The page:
Czech medicine celebrates 40 years since first successful organ transplant
As 24 year-old Karel Pavlik began losing consciousness on the operating table he knew that his chances of survival were slim. Several previous attempts at a kidney transplant had failed and Karel did not expect to become Czechoslovakia's first successful transplant patient. Forty years have passed since Czech surgeons conducted that historic organ transplant.
Things have come on hugely since then; today the country's transplant programme is comparable to those of the United States and western Europe in terms of quality, quantity, and survival rate. And, as transplant specialist Dr. Stefan Vitko tells Dita Asiedu, the Czech Republic is actually ahead when it comes to waiting time:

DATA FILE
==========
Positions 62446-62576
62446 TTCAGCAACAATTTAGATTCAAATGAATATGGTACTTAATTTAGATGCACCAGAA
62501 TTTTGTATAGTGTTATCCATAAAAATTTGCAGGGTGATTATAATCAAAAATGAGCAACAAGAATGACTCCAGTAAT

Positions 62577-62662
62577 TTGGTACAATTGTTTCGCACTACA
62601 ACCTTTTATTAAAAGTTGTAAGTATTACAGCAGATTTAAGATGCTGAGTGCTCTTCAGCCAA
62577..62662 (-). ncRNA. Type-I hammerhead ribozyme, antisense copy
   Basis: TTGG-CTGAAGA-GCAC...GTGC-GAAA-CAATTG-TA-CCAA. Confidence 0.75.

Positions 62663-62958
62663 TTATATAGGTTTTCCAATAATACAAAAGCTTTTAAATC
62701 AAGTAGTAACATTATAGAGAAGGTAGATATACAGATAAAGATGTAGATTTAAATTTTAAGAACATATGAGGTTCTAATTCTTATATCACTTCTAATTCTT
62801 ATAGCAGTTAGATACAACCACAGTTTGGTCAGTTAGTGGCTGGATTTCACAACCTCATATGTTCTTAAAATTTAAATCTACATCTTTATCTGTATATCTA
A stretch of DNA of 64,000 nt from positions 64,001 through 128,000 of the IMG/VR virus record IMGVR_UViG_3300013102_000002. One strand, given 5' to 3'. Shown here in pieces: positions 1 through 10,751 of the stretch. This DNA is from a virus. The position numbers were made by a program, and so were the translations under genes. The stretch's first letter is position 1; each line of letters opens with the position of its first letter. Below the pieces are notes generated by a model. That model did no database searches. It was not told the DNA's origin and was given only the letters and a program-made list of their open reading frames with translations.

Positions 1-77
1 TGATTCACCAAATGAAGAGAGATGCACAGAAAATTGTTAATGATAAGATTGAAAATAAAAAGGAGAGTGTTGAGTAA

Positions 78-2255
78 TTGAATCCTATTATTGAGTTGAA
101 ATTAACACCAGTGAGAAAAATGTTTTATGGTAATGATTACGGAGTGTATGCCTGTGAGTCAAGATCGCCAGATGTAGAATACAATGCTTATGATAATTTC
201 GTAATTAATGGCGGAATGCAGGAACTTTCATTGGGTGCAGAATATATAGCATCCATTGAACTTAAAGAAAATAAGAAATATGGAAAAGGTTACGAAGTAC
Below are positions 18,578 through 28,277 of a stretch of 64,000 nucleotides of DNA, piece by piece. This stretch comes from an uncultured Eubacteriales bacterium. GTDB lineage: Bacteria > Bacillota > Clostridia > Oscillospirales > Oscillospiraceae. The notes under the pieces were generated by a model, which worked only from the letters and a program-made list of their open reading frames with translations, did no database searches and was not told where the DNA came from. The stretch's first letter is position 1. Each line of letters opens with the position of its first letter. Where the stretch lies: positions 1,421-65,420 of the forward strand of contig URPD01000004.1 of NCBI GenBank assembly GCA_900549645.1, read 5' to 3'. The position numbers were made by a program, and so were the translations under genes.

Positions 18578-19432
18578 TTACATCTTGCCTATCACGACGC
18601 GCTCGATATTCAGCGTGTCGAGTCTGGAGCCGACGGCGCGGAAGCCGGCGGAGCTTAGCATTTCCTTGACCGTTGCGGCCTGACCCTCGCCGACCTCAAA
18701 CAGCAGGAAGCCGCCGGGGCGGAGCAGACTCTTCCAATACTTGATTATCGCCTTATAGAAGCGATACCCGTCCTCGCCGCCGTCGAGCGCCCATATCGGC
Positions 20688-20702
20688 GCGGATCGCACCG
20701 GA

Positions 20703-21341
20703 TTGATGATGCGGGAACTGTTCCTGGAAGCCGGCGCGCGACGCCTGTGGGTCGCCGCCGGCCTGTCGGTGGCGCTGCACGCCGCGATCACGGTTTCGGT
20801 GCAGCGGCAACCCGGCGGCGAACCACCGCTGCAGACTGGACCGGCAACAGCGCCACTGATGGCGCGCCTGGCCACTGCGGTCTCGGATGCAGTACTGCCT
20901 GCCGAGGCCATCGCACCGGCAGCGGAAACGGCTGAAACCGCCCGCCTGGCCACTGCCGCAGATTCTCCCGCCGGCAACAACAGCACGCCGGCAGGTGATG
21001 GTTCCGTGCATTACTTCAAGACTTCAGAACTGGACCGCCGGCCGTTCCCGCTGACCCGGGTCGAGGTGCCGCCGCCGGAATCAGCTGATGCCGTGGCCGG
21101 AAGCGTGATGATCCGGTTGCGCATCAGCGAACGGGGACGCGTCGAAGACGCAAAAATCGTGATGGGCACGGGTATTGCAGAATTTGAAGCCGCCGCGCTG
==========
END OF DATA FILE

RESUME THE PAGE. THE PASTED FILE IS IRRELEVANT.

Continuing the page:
"The average waiting time for kidney transplantation is less than twelve months. There are people who wait a few weeks because the waiting time is related to biological factors involving the donor and the recipient. It's a kind of lottery."
How do Czechs feel about donating their organs? Are they a nation of donors?
The first transplant was conducted forty years ago. How have things changed since then?
"Enormously. First of all, the one-year graph survival at the time was around 20 percent. Today, it is over 95 percent. The main achievement is in immunosuppressive treatment. We use a different immunosuppressant that is safer and more powerful and more effective."
What important organs have not yet been transplanted?
"The small bowel. We are now in the experimental stage. We are experimenting on animals to hopefully conduct the small bowel transplant next year."
A very interesting thing is that China says it has conducted the first ever successful penis transplant...
"We transplant vital organs that you need to live. We do not need a penis to live so we do not deal with this kind of a transplant."